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Our blog features our picks of the freshest vintage items, member news and articles. We have also created a growing series of articles on some classic designers.
The Vintage Fashion Guild™ (VFG) is an international organization dedicated to the promotion and preservation of vintage fashion.
The Vintage Fashion Guild™ (VFG) is an international community of people with expertise in vintage fashion. VFG members enjoy a wealth of resources, avenues for promoting their shops and specialties, and camaraderie with others who share a common interest and passion.
Carl Franz Bally, (1821-1898) the son of a silk-ribbon weaver, founded the Bally Company in 1851 and manufactured and supplied ribbons and sundries, including the elastic webbing used by shoemakers. The exact date the company began making shoes varies according to different company histories, but it is often reported that while on a visit to Paris in the 1890s Carl bought an entire stock of shoes with the intention of mass-producing high-quality copies. Carl died in 1898 after Bally had begun producing footwear. His son continued to develop the business as a quality manufacturer of fine shoes.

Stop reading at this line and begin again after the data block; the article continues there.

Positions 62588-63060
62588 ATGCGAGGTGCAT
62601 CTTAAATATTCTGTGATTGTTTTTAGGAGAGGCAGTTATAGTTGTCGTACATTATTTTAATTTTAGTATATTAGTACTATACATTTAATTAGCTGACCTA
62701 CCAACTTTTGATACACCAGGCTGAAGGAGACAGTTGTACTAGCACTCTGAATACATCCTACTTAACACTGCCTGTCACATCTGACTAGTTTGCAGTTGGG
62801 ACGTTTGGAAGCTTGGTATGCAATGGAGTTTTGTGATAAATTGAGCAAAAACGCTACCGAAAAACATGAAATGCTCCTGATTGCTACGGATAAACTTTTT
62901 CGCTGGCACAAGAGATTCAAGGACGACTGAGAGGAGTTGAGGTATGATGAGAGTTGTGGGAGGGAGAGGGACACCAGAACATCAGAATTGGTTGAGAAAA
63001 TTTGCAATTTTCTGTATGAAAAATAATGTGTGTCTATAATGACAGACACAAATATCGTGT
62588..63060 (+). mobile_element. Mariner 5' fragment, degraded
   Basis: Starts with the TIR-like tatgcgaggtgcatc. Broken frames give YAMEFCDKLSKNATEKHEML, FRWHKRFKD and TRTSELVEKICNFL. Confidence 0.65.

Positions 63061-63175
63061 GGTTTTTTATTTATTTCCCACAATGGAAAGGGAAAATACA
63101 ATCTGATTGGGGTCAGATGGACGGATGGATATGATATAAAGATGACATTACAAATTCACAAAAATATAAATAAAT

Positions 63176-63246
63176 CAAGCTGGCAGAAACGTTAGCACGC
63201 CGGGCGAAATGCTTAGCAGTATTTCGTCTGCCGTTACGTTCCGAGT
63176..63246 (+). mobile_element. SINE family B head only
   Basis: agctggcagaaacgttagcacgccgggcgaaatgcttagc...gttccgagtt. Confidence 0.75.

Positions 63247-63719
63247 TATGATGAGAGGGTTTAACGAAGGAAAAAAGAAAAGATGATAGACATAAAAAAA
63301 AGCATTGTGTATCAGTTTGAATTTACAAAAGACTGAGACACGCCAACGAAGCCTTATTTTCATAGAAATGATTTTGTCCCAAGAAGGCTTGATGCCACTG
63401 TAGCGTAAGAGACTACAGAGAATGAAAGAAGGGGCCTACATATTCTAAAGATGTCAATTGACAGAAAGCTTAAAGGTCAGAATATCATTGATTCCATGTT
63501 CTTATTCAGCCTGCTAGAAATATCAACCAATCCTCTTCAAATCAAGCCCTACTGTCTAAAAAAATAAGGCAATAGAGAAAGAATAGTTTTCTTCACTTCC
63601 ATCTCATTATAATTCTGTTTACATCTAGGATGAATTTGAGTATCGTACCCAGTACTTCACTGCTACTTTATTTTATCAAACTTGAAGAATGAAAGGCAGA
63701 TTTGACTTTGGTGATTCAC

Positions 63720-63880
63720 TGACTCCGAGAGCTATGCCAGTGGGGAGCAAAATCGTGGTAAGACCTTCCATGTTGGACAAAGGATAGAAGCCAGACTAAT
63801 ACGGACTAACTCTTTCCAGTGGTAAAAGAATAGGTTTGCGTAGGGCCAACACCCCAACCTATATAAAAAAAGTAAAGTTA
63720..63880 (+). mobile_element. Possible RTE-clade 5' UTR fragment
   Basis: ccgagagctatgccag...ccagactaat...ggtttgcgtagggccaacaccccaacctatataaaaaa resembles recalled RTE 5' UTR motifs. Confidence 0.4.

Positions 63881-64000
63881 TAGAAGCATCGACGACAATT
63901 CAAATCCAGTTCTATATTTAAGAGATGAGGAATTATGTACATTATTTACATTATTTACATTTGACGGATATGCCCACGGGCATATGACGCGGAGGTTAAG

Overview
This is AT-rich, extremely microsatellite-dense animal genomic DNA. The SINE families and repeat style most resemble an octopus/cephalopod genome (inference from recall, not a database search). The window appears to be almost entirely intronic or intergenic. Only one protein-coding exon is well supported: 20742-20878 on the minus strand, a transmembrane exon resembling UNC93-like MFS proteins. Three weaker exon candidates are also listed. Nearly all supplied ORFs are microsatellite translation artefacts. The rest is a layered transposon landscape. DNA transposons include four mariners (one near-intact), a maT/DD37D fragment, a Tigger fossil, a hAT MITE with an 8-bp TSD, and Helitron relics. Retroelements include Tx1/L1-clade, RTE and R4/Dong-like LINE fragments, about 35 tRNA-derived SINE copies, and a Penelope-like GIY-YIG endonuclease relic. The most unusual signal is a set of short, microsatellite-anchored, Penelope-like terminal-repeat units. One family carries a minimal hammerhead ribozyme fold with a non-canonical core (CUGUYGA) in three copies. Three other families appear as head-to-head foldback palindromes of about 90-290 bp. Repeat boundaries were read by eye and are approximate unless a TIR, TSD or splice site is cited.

Unlike many companies, Bally managed to not only survive the Great Depression and the material shortages caused by World War II but also to grow and prosper. Bally shoes were successfully exported around the world from the 1920s to the 1960s, with exports accelerating during the 1970s and reaching a pinnacle in the mid 1980s. Sales began to falter in the 1990s when competing brands took a larger share of the market, and Bally was sold to an American investment firm in 1999. The company has been reorganized with a view to taking its former position in the luxury footwear market.
Written by kickshawproductions.com
Courtesy of morning-glorious
Courtesy of stellarosevintage
Courtesy of atticville.com
Courtesy of Midge
Courtesy of ranchqueenvintage
from a pair of 1920s shoes
from a pair of 1930s court shoes
from a pair of late 1950s shoes
from a 1960s tie
from a pair of mid to late-1960s pumps
from a 1970s men's shirt
from a pair of late 1970s sandals
from a pair of late 1970s oxford shoes
from a pair of late-1970s/early-1980s pumps